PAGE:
i think what DrBB said about keeping some insulin production when diagnosed as an adult is true for me. as long as i eat reasonably well and exercise i am able to keep things under control most of the time. enjoy your honeymoon, may it be long and stable!

book recommendation to help: the book of better by chuck eitken. really a feel better book. you cant read it without laughing out loud while getting some good advice.
for more D info, more day to day what-to-do stuff: think like a pancreas by gary scheiner.
and yes, diabetes really sucks!
good luck with everything, it only gets easier!:blue_heart:


I am a pretty new T1 as well, just diagnosed a few months ago at 47. It took me a couple of months to get the hang of things too, I’m still trying to figure out how to properly bolus for certain foods without rollercoastering (deep dish pizza, I’m talking to you) but now my BG is pretty stable – we’ll see with my a1c test later this month! Diabetes definitely sucks but the Diabetes Online Community is pretty awesome!

As far as experiences:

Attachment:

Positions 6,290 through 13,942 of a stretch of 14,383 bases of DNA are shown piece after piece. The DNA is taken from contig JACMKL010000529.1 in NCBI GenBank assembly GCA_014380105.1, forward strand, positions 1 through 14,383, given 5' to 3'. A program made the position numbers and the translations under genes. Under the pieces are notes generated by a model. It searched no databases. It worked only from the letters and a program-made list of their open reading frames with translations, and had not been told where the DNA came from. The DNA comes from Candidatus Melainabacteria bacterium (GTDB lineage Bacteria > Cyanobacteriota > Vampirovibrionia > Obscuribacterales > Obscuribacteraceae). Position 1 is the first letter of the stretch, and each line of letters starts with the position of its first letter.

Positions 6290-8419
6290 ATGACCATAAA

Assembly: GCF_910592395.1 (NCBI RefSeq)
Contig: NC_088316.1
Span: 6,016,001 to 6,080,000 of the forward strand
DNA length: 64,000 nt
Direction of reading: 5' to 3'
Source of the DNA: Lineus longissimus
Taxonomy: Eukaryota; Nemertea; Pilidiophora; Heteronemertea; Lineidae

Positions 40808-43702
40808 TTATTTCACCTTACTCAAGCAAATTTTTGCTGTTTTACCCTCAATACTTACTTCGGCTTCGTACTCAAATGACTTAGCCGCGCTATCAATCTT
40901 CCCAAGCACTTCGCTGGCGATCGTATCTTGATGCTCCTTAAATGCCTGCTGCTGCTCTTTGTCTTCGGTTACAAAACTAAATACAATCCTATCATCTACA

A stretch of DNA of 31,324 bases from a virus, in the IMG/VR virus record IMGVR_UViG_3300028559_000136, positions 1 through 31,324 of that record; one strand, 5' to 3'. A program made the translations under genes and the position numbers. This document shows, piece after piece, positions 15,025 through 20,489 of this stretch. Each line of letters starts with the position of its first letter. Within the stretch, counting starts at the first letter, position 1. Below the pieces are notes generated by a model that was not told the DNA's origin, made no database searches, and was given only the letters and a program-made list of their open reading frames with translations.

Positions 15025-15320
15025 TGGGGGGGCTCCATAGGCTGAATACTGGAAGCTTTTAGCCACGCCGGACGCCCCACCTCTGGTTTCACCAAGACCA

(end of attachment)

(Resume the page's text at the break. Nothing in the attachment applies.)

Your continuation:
• dosing might change rapidly during honeymoon
  • My diabetes was being managed by my PCP, who I adore and did the initial diagnosis (no T2 misdiagnosis, thank you!), but as a non-expert in diabetes I was missing out on some info, so you might consider an endo referral if you are in the same boat
  • At first when I was out in public I would test and inject in private (mostly restroom) but it is really much more convenient and liberating to just do it in public wherever you are
  • Mentally/emotionally letting people at work know about my T1D has also been helpful, but be prepared for them to tell you what you shouldn’t eat, suggesting T2 treatment, etc. It can be annoying but they are trying to be helpful!
  • I went to a TCOYD conference that happened to be in town, I would especially recommend something like this to new PWDs. It was also the first time I got to hang out in person with other PWDs which is cool, there is an instant connection with other people that get it.

Welcome to our community! Glad you found us right away. I stumbled on TuDiabetes after I’d lived with T1D about 40 years. That was 8 years ago. I’ve learned so much here and made so many friends, it’s my second family.